Vice Chair of the Currituck County Commissioners David Griggs speaking at Monday press conference.
At Brindley Beach Vacations we generally try to stay out of political haggling, but the budget proposal the NC Senate just passed could have far reaching effects on Outer Banks homeowner, business owners, residents and visitors—in short, anyone who cares about the Outer Banks. If included in the final budget, all of those effects will be negative.
The proposal contained in the Senate version of the budget would redistribute sales tax to counties based solely on population. It’s a little more complex than that, but the Cliff Notes version sums up the intent and effect of what is being presented.
By far, the two counties that would take the largest hit as a percentage of their budgets are Dare and Currituck.
Estimates put the loss to Currituck County at $2-2.5 million.
The loss to Dare County is thought to be 10-12%, somewhere in the neighborhood of $10-15 million. Speaking at a Monday press conference held in Manteo, Dare County Chair Bob Woodard noted, “As every homeowner or business owner knows, suffering a 10% reduction in revenue, would be a crippling to their personal budget as well as crippling to their business budget.”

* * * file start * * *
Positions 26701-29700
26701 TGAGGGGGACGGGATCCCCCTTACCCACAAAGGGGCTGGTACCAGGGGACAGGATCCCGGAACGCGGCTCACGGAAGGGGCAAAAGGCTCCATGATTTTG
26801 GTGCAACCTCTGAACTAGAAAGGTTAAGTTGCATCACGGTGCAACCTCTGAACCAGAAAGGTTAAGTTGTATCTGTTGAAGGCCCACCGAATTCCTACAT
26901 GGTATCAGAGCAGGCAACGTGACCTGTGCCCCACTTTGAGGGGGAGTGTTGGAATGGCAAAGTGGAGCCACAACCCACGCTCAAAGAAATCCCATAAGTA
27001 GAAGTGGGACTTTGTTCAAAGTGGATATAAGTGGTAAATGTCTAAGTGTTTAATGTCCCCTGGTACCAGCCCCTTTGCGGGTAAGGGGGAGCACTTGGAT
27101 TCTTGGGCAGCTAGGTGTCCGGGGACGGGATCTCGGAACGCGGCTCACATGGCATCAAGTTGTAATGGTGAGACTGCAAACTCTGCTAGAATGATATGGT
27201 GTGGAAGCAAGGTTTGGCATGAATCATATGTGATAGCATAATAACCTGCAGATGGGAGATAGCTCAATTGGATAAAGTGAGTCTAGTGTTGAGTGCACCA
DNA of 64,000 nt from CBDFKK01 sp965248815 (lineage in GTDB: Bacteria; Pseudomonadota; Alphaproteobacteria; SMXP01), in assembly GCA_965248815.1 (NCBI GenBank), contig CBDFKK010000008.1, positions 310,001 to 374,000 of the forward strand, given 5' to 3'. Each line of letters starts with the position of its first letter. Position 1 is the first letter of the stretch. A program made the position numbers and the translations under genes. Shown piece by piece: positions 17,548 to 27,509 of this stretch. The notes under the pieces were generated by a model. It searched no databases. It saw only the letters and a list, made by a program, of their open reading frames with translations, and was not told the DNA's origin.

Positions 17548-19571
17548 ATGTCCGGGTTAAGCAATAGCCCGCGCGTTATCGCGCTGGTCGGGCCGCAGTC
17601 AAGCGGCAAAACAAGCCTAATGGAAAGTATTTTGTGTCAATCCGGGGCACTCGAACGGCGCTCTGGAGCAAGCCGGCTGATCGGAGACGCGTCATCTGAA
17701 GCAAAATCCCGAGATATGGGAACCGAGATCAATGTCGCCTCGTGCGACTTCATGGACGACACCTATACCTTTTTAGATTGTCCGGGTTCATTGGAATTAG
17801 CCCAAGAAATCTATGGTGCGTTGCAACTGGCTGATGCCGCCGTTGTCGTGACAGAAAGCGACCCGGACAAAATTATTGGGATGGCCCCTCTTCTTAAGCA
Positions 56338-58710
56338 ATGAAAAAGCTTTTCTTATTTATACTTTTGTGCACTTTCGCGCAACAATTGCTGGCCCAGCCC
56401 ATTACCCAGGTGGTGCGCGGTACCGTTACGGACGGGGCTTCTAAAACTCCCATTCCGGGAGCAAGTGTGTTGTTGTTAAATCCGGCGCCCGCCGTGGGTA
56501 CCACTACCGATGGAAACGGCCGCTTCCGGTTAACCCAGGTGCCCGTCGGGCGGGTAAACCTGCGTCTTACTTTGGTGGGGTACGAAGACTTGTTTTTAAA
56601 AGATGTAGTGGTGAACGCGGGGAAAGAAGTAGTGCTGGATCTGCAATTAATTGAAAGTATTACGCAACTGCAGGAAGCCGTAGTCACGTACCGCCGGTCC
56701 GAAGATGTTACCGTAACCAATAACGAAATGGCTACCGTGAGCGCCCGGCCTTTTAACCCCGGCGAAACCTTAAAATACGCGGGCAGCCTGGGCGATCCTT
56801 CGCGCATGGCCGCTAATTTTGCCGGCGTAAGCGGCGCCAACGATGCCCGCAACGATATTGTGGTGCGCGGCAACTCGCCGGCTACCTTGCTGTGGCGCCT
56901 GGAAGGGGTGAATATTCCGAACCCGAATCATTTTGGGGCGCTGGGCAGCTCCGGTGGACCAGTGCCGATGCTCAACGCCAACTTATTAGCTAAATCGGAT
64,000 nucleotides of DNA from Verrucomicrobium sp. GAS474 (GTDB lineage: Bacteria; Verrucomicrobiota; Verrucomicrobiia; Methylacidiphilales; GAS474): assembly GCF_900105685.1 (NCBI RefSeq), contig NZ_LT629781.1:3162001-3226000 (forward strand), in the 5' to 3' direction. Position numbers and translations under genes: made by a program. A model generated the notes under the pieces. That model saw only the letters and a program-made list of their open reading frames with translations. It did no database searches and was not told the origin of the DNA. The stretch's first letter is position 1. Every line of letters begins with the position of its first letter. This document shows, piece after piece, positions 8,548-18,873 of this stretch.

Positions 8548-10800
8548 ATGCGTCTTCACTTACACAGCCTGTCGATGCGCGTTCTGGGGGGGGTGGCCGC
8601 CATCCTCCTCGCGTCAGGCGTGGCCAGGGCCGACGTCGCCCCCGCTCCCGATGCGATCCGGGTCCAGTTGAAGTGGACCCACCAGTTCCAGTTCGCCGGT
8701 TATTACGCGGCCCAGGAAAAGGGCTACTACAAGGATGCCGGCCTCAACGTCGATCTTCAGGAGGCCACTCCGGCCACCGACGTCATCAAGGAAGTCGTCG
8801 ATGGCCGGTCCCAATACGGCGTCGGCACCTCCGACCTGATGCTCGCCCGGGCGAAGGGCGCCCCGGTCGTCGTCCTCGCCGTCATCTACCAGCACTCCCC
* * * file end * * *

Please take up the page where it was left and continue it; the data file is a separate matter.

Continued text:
The only way that egregious amount of budget funds could be made up is through an increase in ad valorem taxes—a significant increase in ad valorem tax.
The problem is, the permanent populations of the counties are 24,000 for Currituck and 35,000 for Dare, but they must maintain public services—fire, police, EMS—for a visitor population of 4,000,000 annually.
“Southern hospitality doesn’t come cheap,” Vice Chair of the Currituck County Commissioners David Griggs said during the press conference.
At this point the Senate budget and House version must be reconciled. The House version does not include the redistribution provision, and Dare County Representative Paul Tine is the co-chair of the committee that is reconciling the two version. Governor McCrory has indicated he will veto any bill that contains the redistribution mandate.